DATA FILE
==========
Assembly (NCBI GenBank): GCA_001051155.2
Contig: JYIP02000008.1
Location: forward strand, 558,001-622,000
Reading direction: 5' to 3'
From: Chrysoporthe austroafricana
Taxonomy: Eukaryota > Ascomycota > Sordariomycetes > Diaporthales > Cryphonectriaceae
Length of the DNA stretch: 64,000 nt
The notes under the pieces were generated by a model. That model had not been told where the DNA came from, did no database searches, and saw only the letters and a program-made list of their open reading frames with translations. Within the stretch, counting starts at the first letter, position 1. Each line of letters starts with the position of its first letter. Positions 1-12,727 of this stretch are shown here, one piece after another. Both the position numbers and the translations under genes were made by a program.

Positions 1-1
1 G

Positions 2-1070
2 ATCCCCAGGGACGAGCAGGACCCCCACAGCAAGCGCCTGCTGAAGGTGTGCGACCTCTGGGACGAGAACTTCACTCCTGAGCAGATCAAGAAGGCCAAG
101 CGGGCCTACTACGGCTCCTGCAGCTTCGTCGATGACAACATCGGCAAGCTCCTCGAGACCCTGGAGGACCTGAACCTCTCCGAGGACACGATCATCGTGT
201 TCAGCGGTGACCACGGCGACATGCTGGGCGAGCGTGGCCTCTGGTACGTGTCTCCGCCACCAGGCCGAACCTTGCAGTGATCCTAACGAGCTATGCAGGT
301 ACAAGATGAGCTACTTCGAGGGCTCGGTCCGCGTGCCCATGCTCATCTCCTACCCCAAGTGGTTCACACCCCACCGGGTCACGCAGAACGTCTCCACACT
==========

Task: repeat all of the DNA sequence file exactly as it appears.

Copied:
Assembly (NCBI GenBank): GCA_001051155.2
Contig: JYIP02000008.1
Location: forward strand, 558,001-622,000
Reading direction: 5' to 3'
From: Chrysoporthe austroafricana
Taxonomy: Eukaryota > Ascomycota > Sordariomycetes > Diaporthales > Cryphonectriaceae
Length of the DNA stretch: 64,000 nt
The notes under the pieces were generated by a model. That model had not been told where the DNA came from, did no database searches, and saw only the letters and a program-made list of their open reading frames with translations. Within the stretch, counting starts at the first letter, position 1. Each line of letters starts with the position of its first letter. Positions 1-12,727 of this stretch are shown here, one piece after another. Both the position numbers and the translations under genes were made by a program.

Positions 1-1
1 G

Positions 2-1070
2 ATCCCCAGGGACGAGCAGGACCCCCACAGCAAGCGCCTGCTGAAGGTGTGCGACCTCTGGGACGAGAACTTCACTCCTGAGCAGATCAAGAAGGCCAAG
101 CGGGCCTACTACGGCTCCTGCAGCTTCGTCGATGACAACATCGGCAAGCTCCTCGAGACCCTGGAGGACCTGAACCTCTCCGAGGACACGATCATCGTGT
201 TCAGCGGTGACCACGGCGACATGCTGGGCGAGCGTGGCCTCTGGTACGTGTCTCCGCCACCAGGCCGAACCTTGCAGTGATCCTAACGAGCTATGCAGGT
301 ACAAGATGAGCTACTTCGAGGGCTCGGTCCGCGTGCCCATGCTCATCTCCTACCCCAAGTGGTTCACACCCCACCGGGTCACGCAGAACGTCTCCACACT